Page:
When I arrived at my vehicle, I climbed inside with a combination of unbelief, anger, and fear. Then my emotions let loose, and I said out loud, “Thank you, Lord.” That situation could have gone much worse, but nothing spectacular happened.

Suddenly my mind went back through a photo album of close calls. The time a semi almost hit my vehicle when my kids were little. The time I was in a terrible storm on Lake Erie, and I was sure I was going to drown. Hundreds of moments when my life could have been turned upside down and yet nothing happened.

I have no explanation for these events other than the goodness of God. Some might call it luck or fate or Karma or some different mystical label. I call them grace. God’s unmerited favor in my life. Sometimes I think he even allows these incidents to remind me of how good things are for me.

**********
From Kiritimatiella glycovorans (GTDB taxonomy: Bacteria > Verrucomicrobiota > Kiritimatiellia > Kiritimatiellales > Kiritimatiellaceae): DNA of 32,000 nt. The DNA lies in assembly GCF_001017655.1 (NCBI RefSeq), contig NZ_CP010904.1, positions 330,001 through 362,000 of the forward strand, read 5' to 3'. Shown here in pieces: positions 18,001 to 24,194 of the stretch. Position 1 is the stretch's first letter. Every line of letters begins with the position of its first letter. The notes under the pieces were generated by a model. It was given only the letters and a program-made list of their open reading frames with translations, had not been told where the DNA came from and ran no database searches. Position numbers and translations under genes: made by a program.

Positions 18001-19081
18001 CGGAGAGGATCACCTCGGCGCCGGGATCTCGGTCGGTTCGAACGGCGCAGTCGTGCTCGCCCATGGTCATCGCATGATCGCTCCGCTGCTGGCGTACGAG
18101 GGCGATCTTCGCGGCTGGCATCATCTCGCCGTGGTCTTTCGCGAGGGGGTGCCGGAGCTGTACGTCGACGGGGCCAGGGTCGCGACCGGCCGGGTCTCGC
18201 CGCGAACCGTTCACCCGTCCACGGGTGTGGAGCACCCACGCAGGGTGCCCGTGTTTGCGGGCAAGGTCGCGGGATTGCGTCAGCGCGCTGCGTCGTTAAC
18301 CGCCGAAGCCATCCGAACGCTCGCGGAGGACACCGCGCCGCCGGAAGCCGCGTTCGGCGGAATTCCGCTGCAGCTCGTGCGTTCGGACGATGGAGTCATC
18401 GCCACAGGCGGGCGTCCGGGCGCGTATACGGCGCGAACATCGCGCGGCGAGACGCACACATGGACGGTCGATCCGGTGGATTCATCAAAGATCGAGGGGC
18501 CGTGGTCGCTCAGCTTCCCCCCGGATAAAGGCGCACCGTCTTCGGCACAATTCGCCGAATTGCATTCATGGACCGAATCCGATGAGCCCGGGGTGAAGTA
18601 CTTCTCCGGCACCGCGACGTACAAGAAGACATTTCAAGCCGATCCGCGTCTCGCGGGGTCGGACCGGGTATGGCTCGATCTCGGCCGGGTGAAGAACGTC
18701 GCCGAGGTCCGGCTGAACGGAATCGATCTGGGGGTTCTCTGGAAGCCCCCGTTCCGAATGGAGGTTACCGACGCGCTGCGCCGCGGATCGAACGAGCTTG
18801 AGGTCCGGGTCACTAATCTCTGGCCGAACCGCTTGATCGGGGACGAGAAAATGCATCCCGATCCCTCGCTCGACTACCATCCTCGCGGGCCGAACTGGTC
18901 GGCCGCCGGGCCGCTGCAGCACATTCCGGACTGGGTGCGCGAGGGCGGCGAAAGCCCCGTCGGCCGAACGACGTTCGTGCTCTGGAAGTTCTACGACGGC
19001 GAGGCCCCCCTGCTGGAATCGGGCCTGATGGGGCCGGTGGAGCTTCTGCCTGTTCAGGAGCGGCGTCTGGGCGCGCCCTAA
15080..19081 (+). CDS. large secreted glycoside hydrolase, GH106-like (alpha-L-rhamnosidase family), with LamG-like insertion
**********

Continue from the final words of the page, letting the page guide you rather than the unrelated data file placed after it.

My life and yours is the product of numerous factors, but don’t forget the grace of God that occurs when nothing happens.

Partnering with God in Your Life

God is trying to do something wonderfully unique in your life.

I believe God wants to make you into the very best version of yourself. He wants to transform you into the likeness of his son Jesus. He wants you to think and act like him in every situation.

Imagine taking your life: all your family background, your personal experiences, your personality, your quirks and idiosyncrasies, your heart and mind, and using them for God.

I believe that is what God wants to do with your life.

What is holding him back? YOU.

I am convinced God does not want a bunch of preprogrammed robots to serve him. Instead, he gives us free will. The choice not to follow him is what makes the opposite decision to love him so compelling. Each one of us can choose to partner with what God wants to do in our life, or we can choose to develop our own plan. We can love and serve him, or we can walk away to serve ourselves.